“about a second,” while Mother and Father were “right there,” did not create a
reasonable likelihood that Child would suffer bodily injury in such a short amount
of time. (FOF ¶ 9; R.R. at 160-61, 174, 176-77.)
      That brings us to the other basis for Agency’s indicated report: the mattress
incident.   Agency presented limited evidence related to the mattress incident.
Caseworker testified that Mother told her that Father “attempted to lift the mattress
with the two children and [Mother] on the mattress,” but was unsuccessful. (R.R. at
95.) Officer testified Mother told Officer that Father “came in and flipped the
mattress, and then took one of the daughters out into the . . . hallway.” (Id. at 142.)
There is no other description of what Father allegedly did when he attempted to “lift”
or “flip” the mattress, such as how far he lifted the mattress off the ground, or how
close the children were to the mattress edge. Agency was required to show Father
acted recklessly in “[c]reating a reasonable likelihood of bodily injury to a child
through any recent act or failure to act.” 23 Pa.C.S. § 6303(b.1)(5). Without more
detail as to Father’s actions regarding the mattress incident, we cannot conclude
Agency met its burden.
      Agency has raised questions regarding whether the ALJ legally erred in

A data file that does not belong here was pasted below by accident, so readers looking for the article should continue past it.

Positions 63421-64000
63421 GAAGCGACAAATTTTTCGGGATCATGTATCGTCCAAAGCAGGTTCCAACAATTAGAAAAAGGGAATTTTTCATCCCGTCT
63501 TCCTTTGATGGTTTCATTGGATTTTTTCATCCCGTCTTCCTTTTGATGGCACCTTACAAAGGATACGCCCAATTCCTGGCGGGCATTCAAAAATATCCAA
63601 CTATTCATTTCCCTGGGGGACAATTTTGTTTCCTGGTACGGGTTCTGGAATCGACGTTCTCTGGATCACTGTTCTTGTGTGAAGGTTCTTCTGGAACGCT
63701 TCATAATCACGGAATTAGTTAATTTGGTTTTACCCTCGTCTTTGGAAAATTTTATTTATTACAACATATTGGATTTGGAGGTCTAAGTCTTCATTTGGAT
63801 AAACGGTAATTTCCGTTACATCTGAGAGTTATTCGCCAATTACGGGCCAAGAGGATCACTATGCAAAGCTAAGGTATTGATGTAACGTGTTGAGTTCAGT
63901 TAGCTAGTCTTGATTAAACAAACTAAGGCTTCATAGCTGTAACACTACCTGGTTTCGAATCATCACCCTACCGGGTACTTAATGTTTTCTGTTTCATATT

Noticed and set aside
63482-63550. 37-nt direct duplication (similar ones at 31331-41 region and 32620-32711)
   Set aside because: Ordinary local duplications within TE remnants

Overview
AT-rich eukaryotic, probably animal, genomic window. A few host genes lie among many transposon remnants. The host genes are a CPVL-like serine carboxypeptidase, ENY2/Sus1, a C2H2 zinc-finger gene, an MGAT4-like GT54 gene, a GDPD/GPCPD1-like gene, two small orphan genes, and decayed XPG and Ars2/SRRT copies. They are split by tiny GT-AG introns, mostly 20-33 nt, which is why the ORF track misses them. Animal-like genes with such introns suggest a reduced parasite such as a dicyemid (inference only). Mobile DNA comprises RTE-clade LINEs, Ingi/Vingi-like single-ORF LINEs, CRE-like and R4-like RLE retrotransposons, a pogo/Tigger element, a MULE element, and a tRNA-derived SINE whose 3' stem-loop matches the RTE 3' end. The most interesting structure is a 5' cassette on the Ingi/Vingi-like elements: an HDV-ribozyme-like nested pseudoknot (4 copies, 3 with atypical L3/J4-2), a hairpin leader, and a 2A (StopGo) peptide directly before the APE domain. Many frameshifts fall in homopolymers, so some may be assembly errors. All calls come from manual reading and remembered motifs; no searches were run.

determining Agency failed to present substantial evidence of child abuse at the



                                          10
hearing. We recognize the difficulty Agency encountered when Mother testified as
a hostile witness at the hearing. However, we cannot find error here, based on the
credited testimony and findings, and in accordance with our standard of review.
Accordingly, we affirm the Secretary’s Final Order.


                                     _____________________________________
                                     RENÉE COHN JUBELIRER, Judge




                                       11
      IN THE COMMONWEALTH COURT OF PENNSYLVANIA


Dauphin County Social Services for     :
Children and Youth,                    :
                       Petitioner      :   CASE SEALED
                                       :
                  v.                   :   No. 347 C.D. 2020
                                       :
Department of Human Services,          :
                      Respondent       :

                                  ORDER


      NOW, October 14, 2020, the Final Order of the Secretary of Human Services
in the above-captioned matter is AFFIRMED.



                                     _____________________________________
                                     RENÉE COHN JUBELIRER, Judge